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st: Validity of hazard predictions in frailtymodels


From   "Steinar Fossedal" <Steinar.Fossedal@nhh.no>
To   <statalist@hsphsun2.harvard.edu>
Subject   st: Validity of hazard predictions in frailtymodels
Date   Tue, 29 May 2007 14:52:30 +0200

Hi, listers

I have fitted an exponential survival model with gamma frailty, and now
find myself in a pickle trying to interpret and apply the predictive
results. Specifically I'm getting predictions of individual hazard that
exceeds one. Such estimates are, of course, problematic to use in the
next step of my analysis.

I reason that this is caused by the multiplicative effect of the frailty
parameter on the hazard, and that the model only ensures the validity of
the population hazard values - not the unobserved individual's. With
validity I mean restrictions that ensure the hazard stays between zero
and one. To me, this seems like an inherent weakness in frailty models.
This may not matter much when investigating hazard ratios and
differences between populations, but it does pose a problem when making
individual predictions. 

My question is then, is there any known way of handling this problem,
and can it be done in Stata?

My only alternative seems to be the rather week options of declaring the
problematic observations outliers based on the extreme values of their
covariates. However I would like to avoid this as they are not really
outliers, only observations in the tail of the distribution.

I hope you can help.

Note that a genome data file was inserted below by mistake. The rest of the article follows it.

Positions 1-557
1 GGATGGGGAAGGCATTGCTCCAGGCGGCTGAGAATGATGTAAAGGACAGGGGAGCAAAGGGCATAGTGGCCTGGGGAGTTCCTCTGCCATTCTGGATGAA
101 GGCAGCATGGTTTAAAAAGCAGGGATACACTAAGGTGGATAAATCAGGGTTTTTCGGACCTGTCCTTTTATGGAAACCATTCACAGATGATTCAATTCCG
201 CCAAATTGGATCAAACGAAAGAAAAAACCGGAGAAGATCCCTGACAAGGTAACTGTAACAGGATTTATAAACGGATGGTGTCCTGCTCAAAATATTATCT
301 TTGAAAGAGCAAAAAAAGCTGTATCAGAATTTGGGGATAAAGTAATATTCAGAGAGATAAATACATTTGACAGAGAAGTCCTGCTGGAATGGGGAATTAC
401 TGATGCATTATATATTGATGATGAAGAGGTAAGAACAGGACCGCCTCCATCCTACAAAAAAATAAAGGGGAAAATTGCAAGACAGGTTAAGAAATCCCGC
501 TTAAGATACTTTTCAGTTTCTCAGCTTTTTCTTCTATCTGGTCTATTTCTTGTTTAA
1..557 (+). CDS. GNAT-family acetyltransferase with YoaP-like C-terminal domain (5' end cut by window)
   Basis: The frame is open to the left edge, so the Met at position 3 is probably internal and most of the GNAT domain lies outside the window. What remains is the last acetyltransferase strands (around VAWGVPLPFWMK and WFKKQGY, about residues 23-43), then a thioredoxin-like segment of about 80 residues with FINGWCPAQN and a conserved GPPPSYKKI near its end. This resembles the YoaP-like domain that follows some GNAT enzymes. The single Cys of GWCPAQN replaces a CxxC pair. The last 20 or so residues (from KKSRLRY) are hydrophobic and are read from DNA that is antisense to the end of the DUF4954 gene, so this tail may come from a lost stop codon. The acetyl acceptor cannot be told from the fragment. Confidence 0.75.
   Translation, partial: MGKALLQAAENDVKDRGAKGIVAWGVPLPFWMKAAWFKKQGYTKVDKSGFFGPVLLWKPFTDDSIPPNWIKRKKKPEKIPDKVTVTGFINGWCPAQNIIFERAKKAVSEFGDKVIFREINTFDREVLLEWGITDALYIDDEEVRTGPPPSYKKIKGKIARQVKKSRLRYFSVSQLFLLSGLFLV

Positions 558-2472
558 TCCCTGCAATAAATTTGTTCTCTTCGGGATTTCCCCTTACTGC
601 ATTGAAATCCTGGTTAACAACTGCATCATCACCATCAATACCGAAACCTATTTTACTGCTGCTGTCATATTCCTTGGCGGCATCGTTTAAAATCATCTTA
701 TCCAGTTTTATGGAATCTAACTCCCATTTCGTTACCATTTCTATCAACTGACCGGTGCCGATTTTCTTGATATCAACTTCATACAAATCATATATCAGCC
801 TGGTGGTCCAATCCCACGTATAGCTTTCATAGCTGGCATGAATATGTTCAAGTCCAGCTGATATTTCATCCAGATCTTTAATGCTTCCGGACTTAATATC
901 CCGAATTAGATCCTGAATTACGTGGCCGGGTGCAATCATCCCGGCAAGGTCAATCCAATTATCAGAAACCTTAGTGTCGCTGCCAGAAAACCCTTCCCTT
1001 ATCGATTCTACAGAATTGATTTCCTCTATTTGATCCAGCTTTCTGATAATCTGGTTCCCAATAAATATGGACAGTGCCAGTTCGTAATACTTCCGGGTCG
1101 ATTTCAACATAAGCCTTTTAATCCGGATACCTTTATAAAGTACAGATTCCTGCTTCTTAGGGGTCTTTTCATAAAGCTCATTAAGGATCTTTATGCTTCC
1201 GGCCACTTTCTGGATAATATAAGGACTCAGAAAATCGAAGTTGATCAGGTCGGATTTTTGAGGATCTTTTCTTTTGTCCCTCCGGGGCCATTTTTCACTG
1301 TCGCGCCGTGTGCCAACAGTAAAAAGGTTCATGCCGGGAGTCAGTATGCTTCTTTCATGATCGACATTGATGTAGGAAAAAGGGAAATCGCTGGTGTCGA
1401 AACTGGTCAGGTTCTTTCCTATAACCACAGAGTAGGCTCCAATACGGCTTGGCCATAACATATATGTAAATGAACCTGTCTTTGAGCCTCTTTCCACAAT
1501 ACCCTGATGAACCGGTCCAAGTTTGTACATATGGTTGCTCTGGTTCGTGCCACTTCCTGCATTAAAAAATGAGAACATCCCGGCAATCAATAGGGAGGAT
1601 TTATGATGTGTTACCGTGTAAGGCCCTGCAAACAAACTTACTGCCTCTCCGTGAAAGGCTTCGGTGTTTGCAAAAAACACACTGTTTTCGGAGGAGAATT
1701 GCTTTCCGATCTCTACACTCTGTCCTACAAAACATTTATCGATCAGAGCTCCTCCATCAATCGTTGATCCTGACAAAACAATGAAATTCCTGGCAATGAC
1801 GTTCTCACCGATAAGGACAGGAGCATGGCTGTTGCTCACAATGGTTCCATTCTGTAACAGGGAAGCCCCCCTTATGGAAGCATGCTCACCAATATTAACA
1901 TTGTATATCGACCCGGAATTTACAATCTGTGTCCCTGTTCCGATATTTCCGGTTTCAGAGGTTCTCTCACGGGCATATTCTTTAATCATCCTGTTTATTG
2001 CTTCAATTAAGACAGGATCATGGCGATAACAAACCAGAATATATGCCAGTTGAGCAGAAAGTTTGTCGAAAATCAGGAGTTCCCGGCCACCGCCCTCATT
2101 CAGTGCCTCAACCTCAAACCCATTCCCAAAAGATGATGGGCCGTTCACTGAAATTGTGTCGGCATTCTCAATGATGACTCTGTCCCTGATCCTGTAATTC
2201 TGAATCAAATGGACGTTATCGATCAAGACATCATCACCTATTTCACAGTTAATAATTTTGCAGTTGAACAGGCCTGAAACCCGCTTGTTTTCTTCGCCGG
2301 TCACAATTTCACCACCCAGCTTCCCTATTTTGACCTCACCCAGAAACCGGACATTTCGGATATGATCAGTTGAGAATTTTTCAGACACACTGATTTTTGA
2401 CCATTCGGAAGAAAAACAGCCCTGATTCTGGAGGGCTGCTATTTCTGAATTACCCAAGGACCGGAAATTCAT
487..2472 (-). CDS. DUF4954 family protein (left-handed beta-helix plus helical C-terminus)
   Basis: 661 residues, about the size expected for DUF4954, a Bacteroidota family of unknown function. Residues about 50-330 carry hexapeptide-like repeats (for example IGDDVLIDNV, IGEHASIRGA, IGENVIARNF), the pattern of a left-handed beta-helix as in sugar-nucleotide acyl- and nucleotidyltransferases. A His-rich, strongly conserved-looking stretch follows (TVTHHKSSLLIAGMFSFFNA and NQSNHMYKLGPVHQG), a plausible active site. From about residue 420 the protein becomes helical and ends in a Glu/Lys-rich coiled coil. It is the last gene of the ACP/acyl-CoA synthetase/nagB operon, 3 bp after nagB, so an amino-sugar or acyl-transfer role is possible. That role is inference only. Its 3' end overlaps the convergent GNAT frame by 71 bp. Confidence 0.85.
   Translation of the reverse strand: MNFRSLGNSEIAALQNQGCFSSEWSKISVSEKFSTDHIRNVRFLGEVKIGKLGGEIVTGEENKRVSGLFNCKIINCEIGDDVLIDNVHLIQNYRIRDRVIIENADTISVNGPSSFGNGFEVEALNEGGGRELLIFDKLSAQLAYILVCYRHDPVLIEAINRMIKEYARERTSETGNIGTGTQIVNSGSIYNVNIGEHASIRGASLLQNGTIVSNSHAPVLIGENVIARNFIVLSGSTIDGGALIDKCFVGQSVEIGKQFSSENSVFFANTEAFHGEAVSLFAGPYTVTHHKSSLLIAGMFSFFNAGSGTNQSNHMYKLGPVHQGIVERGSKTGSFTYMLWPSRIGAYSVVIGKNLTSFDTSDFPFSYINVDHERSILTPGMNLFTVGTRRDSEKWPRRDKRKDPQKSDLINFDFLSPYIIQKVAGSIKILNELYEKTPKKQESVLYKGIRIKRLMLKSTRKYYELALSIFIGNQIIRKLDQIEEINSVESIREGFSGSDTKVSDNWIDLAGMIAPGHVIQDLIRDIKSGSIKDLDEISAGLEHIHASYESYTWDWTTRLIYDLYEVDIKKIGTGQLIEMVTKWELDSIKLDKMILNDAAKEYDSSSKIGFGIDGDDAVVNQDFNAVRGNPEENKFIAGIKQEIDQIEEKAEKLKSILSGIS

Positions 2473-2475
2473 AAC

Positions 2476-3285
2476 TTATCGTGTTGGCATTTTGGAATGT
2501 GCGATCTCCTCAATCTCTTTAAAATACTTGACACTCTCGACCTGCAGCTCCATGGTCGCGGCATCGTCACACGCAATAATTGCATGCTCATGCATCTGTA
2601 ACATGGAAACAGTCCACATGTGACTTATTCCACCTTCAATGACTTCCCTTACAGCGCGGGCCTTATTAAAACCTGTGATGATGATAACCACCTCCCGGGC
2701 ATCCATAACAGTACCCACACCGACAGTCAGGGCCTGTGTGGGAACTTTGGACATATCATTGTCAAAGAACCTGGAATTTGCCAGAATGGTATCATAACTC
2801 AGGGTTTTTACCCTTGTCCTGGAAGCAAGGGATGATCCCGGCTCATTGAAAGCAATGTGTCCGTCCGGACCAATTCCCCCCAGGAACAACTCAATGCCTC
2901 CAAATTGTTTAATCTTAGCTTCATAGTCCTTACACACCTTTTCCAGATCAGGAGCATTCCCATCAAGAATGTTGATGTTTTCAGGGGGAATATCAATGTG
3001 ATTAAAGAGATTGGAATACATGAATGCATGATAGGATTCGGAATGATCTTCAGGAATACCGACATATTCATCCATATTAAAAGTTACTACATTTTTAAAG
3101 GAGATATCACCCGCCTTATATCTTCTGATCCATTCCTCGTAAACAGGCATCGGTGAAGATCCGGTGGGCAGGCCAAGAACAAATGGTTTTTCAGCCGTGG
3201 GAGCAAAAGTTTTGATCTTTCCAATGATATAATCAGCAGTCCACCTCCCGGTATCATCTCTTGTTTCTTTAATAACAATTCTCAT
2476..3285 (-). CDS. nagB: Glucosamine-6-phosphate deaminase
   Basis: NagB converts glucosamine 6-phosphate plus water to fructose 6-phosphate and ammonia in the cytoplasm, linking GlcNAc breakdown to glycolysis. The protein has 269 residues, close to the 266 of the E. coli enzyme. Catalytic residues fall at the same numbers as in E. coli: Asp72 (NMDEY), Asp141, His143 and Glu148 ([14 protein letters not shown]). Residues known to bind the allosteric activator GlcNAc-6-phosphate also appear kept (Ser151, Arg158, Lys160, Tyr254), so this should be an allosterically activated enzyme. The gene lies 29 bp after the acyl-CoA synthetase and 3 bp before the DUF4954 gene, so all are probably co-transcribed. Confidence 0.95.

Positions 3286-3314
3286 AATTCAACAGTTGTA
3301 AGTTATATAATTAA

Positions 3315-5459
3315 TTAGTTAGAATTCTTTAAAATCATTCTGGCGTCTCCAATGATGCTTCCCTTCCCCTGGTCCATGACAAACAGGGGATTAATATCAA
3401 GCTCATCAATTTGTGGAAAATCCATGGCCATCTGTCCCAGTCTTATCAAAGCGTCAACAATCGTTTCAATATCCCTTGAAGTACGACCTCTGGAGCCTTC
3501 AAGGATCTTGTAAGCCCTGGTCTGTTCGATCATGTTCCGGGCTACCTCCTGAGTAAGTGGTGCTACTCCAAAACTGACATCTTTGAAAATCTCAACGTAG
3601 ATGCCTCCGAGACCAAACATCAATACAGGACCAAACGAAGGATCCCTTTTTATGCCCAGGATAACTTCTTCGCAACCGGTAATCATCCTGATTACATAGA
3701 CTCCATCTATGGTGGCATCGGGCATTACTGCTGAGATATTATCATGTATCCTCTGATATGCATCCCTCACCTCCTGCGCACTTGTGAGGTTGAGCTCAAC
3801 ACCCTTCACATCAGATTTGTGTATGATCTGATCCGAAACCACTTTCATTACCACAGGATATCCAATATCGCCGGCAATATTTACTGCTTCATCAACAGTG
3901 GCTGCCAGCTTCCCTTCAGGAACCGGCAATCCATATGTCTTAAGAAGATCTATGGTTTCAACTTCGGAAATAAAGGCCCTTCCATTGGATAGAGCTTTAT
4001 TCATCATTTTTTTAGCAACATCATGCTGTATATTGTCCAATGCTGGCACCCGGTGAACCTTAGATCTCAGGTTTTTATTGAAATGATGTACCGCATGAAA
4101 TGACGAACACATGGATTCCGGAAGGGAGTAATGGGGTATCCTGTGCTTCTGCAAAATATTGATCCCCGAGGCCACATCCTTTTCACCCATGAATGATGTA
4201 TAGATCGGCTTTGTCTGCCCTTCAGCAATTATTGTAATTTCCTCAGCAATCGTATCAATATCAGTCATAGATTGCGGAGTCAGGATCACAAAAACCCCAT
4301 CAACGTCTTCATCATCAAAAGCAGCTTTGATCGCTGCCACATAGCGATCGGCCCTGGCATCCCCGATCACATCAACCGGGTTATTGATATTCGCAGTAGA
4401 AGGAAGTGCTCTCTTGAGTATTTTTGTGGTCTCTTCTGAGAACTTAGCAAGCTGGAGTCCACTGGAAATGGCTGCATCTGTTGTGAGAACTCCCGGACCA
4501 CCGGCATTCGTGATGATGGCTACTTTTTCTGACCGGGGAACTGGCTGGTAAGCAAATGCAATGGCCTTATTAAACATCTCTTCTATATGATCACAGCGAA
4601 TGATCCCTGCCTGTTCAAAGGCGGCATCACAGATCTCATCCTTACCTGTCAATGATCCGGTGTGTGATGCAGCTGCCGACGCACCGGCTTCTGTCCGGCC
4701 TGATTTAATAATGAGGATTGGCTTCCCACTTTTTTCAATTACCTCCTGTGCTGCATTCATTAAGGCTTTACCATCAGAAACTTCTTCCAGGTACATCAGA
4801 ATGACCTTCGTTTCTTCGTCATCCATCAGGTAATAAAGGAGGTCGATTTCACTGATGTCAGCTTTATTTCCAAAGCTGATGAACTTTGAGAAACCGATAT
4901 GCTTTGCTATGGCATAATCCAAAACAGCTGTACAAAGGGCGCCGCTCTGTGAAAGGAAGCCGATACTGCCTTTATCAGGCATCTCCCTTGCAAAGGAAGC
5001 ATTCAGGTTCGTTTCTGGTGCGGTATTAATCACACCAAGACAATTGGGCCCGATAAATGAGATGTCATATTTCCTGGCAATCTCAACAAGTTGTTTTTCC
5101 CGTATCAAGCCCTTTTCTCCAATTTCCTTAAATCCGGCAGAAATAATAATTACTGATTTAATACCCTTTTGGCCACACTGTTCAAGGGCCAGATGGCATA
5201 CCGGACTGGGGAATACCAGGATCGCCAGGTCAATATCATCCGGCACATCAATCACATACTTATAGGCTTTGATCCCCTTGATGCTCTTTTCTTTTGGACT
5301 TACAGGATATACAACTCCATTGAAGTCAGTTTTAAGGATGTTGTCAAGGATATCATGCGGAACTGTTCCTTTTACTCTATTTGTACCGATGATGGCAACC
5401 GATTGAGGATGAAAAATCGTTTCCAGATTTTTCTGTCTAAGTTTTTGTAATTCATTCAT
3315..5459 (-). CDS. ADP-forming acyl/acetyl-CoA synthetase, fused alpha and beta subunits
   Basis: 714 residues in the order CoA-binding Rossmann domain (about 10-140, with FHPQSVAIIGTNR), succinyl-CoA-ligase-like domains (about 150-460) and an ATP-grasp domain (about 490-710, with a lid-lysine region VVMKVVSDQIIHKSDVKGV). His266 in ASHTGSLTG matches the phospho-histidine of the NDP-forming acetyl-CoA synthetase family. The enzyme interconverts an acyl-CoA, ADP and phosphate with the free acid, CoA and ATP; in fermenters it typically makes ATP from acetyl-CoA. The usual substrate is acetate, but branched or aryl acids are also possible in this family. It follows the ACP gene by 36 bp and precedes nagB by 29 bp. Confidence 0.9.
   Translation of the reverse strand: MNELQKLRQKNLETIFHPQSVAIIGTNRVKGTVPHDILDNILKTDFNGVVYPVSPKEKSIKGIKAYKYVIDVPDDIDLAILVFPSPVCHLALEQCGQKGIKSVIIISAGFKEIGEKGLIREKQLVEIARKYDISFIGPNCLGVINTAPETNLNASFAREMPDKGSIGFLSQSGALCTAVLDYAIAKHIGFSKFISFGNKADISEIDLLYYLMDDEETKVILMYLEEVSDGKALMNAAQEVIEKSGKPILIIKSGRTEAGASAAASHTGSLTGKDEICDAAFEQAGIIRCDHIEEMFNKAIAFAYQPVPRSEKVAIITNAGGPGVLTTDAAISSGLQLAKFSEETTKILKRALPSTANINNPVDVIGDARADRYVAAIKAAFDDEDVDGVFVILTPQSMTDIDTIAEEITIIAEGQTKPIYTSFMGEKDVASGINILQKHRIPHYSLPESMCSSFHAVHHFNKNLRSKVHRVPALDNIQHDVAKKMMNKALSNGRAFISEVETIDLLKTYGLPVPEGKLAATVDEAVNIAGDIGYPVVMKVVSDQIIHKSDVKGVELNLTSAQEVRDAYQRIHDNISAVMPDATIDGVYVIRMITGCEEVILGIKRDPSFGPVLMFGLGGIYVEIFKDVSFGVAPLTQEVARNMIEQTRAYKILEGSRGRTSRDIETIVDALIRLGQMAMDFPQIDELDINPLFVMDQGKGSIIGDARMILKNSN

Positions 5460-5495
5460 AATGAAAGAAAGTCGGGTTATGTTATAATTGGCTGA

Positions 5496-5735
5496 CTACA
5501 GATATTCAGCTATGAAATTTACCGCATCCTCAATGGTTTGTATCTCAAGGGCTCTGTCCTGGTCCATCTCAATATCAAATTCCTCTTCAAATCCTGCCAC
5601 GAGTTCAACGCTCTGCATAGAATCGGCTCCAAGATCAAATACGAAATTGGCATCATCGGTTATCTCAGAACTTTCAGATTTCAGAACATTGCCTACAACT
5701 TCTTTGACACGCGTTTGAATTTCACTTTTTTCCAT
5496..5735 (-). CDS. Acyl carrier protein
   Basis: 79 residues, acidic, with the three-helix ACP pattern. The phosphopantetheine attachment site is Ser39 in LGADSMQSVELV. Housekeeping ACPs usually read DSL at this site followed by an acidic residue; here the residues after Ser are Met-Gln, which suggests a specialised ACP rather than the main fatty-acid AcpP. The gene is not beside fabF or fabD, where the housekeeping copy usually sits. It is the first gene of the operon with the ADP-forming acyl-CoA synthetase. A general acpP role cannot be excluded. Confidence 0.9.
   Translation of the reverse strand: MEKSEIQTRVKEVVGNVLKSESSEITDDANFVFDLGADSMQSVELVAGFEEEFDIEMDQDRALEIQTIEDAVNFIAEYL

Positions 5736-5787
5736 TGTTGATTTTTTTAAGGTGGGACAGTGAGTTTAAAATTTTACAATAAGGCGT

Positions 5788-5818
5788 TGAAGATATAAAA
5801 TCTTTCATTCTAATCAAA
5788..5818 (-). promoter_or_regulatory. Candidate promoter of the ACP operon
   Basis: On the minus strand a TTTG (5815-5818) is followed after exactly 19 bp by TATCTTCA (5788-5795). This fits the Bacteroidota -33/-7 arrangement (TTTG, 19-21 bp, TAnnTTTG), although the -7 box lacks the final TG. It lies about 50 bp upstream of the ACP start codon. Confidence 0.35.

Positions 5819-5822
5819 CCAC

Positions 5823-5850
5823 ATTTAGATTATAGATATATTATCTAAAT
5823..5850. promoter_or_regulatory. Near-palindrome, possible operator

-Steinar

PS.
Needless to say, this problem should also carry over to the survival
function, but strangely enough I have found no odd predictions there -
all individual survival estimates are between zero and one. An example
follows below. All numbers represent individual predictions. csurv_a
represents Stata's prediction of cumulative survival using -predict
csurv_a, csurv alpha1-. The column csurv_a_est is my estimation of
cumulative survival, calculated by the following two lines:

bysort id (time): gen csurv_a_est=(1-haz_a)
bysort id (time): replace csurv_a_est=csurv_a_est[_n-1]*(1-haz_a)

As you can see, the results do not match Stata's in this case (although
they fit very well with haz_a<1).

time	haz_a		surv_a	csurv_a	csurv_a_est
1	1.225237	.2936882	.5071228	-.2252365
2	1.225237	.2936882	.3689136	.0507315
3	1.225237	.2936882	.2990291	-.0114266
4	1.225237	.2936882	.2555756	.0025737
5	1.225237	.2936882	.2254425	-.0005797
6	1.225237	.2936882	.2030775	.0001306
7	1.225237	.2936882	.1856877	-.0000294
8	1.225237	.2936882	.1717002	6.62e-06
9	1.133204	.3220001	.1602065	-8.82e-07
10	1.133204	.3220001	.1505179	1.18e-07
11	1.133204	.3220001	.1422167	-1.57e-08
12	1.133204	.3220001	.135008	2.09e-09
13	1.133204	.3220001	.128677	-2.78e-10
14	1.133204	.3220001	.1230631	3.70e-11
15	1.225237	.2936882	.1180301	-8.33e-12
..

Any comments would be appreciated.

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